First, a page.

Definitions

from The American Heritage® Dictionary of the English Language, 5th Edition.

  • noun A bumblebee.

from The Century Dictionary.

  • noun Same as bumblebee.

from the GNU version of the Collaborative International Dictionary of English.

  • noun (Zoöl.) The bumblebee.

from Wiktionary, Creative Commons Attribution/Share-Alike License.

  • noun obsolete A bumblebee.

from WordNet 3.0 Copyright 2006 by Princeton University. All rights reserved.

  • noun robust hairy social bee of temperate regions

Etymologies

from The American Heritage® Dictionary of the English Language, 4th Edition

[Middle English humbulbe : possibly Middle Dutch hummel + Middle English be, bee, bee; see bee.]

Examples

  • Here Darwin's daughter Henrietta helps him count the flowers one "humblebee," or bumblebee, can visit in a minute: 21.

    NYT > Home Page

  • He was a visitor at every farmhouse and cottage; gossiped with the farmers and their wives; romped with their daughters; and, like that type of a vagrant bachelor, the humblebee, tolled the sweets from all the rosy lips of the country round.

    The Sketch Book of Geoffrey Crayon

  • Our native bee, on the other hand, the “burly, dozing humblebee, ” affects one more like the rude, untutored savage.

    An Idyl of the Honey-bee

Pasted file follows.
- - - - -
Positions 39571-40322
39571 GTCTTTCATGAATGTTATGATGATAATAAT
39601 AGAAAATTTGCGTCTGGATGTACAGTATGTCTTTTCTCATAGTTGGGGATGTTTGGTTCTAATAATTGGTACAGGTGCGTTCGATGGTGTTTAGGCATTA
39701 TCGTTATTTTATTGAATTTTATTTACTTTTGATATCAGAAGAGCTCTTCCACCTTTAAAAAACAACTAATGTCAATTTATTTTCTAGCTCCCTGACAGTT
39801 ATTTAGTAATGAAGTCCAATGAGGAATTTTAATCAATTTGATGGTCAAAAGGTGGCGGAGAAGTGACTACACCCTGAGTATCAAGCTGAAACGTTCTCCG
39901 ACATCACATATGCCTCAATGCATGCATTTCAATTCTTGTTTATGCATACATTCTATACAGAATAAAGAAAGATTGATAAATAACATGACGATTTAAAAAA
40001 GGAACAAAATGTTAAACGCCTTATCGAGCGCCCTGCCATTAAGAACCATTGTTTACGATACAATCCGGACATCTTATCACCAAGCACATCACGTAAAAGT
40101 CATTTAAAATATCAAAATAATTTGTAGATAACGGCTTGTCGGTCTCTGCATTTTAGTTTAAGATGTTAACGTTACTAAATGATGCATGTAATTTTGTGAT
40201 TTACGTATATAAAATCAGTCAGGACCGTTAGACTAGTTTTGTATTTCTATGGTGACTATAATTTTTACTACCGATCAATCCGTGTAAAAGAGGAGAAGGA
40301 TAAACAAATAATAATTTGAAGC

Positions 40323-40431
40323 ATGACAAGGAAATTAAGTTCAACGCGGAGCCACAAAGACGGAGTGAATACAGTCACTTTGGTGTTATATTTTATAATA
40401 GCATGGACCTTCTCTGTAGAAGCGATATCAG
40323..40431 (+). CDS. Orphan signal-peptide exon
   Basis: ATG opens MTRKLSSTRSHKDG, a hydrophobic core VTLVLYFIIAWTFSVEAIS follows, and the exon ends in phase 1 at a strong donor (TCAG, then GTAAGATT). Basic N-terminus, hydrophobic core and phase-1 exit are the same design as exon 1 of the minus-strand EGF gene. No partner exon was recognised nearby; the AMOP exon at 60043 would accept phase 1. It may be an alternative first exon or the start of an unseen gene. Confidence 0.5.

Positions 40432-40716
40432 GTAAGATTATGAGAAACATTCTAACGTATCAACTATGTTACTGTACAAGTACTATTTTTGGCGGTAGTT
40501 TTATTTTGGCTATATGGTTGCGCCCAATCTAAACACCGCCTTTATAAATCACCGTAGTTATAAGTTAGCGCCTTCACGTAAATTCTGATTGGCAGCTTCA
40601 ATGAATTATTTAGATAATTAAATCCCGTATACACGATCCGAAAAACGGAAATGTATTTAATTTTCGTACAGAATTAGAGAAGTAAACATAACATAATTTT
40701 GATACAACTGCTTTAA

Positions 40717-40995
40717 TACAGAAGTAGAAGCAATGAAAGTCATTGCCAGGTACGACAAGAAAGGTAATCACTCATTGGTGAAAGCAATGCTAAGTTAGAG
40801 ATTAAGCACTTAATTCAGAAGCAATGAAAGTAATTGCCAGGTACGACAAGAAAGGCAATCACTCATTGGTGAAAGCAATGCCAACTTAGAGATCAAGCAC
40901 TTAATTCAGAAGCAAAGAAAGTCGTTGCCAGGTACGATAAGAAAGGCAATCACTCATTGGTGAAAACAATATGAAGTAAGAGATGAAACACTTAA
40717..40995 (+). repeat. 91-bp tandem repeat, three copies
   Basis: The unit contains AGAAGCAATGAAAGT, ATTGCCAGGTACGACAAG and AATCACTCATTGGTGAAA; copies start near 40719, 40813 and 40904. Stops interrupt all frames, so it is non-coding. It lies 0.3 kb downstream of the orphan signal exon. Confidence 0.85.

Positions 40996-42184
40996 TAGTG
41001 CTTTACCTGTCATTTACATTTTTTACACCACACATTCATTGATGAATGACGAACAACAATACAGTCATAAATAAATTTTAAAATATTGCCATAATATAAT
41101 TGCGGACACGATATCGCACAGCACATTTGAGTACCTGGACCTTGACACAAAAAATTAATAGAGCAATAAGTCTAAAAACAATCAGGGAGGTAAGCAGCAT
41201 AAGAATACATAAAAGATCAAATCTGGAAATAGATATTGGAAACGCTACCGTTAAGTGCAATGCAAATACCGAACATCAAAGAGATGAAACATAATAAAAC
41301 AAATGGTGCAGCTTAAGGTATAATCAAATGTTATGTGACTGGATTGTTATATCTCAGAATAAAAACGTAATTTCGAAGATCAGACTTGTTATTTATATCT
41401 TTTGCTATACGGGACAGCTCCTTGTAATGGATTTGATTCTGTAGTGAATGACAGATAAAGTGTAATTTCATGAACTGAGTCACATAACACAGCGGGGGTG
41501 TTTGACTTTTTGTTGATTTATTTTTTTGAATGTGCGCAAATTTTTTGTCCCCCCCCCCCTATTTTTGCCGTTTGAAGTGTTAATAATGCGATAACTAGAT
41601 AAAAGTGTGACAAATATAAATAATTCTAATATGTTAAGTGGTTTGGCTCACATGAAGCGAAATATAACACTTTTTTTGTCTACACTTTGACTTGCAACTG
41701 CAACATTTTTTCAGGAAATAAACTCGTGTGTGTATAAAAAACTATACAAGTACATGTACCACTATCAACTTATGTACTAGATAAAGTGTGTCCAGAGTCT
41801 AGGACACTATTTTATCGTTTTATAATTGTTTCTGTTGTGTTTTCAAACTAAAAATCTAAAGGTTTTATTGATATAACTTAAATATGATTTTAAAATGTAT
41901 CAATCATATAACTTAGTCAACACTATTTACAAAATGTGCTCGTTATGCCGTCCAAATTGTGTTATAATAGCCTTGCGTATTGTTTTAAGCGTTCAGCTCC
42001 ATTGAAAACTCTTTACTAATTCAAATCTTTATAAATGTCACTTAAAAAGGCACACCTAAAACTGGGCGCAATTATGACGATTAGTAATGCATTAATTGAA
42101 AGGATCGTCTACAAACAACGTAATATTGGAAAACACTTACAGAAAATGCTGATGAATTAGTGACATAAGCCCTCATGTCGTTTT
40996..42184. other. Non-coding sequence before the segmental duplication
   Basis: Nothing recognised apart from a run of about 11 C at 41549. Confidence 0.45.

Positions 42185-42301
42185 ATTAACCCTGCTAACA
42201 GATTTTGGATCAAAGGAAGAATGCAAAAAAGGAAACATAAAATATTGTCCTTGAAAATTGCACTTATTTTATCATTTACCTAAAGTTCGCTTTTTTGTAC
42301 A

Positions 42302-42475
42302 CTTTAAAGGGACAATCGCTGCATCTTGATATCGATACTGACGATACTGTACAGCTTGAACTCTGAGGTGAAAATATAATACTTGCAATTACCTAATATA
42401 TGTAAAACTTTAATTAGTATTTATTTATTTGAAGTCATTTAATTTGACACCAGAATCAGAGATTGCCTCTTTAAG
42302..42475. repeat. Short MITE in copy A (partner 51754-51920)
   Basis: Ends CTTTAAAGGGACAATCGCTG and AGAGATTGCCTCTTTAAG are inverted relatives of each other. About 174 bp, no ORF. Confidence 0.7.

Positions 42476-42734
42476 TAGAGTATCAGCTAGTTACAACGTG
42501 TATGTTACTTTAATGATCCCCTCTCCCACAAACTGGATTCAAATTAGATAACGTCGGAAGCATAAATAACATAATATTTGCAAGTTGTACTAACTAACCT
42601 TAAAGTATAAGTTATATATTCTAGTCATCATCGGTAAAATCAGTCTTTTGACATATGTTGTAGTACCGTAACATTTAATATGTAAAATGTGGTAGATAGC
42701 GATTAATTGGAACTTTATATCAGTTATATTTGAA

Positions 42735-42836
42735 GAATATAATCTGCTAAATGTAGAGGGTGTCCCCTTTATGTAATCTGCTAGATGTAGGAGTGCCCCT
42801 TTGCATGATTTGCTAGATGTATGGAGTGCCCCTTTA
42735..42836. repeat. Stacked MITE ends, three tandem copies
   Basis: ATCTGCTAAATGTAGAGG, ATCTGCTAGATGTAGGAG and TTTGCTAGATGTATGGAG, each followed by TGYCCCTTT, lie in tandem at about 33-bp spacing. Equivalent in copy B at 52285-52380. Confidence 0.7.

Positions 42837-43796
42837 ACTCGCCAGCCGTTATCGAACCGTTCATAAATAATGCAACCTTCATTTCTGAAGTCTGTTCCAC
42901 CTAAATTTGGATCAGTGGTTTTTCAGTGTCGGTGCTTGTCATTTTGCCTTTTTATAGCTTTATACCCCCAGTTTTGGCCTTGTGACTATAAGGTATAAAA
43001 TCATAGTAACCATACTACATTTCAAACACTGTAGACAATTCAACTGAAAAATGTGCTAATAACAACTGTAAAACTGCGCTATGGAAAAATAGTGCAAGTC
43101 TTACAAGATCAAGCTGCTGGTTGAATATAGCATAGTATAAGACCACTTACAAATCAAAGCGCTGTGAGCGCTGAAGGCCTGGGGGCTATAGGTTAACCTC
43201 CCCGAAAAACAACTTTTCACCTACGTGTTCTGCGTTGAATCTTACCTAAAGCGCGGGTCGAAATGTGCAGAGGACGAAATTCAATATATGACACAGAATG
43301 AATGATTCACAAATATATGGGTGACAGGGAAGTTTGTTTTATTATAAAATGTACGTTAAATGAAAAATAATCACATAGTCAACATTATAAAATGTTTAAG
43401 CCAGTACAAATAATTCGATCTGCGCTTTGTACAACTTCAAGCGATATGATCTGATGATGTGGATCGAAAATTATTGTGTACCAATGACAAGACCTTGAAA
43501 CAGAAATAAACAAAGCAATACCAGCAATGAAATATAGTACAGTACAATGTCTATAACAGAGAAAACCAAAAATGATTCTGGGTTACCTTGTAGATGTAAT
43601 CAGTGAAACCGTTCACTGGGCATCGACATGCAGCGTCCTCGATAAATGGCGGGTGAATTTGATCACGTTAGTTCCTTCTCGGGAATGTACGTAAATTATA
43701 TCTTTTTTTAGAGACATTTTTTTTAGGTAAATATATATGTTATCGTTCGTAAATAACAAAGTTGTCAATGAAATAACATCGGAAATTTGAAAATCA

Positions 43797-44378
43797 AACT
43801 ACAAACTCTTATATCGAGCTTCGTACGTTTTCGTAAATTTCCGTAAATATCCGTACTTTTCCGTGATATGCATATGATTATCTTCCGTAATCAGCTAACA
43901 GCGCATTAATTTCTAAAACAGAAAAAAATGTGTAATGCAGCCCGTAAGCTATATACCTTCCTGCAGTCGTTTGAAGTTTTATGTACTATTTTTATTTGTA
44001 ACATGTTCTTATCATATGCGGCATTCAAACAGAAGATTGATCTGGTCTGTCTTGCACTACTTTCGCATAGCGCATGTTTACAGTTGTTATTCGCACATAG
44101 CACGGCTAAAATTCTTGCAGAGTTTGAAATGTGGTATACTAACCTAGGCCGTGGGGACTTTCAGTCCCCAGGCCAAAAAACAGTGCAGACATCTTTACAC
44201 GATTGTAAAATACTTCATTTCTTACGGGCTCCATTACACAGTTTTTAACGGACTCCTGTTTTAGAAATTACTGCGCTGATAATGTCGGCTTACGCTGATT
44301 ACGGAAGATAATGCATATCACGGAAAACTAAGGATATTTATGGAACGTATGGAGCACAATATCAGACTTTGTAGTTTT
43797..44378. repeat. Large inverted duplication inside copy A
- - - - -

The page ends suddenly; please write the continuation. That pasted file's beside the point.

• Some of us can recall the bewilderment with which his verses on the humblebee, for instance, were received, when the choice of subject caused as much wonder as the treatment.

    Americanism in Literature

  • An intoxicated humblebee broke the silence by buzzing into Biddy's fluffed-out, corn-gold hair.

    The Freelands

  • A humblebee from the Square Garden boomed in and buzzed idly round the room.

    Complete Project Gutenberg John Galsworthy Works

  • An intoxicated humblebee broke the silence by buzzing into Biddy's fluffed-out, corn-gold hair.

    Complete Project Gutenberg John Galsworthy Works

  • A humblebee from the Square Garden boomed in and buzzed idly round the room.

    Saint's Progress

  • This command might be executed in this country, for we have the "red-hipp'd humble-bee;" and we have the thistle, and there is no more likely place to look for the humblebee in midsummer than on a thistle-blossom.

    The Writings of John Burroughs — Volume 05: Pepacton

  • Here and there was a humblebee, gathering honey from the small purple catkins of the prostrate willows, now in full bloom.

    Birds in the Bush

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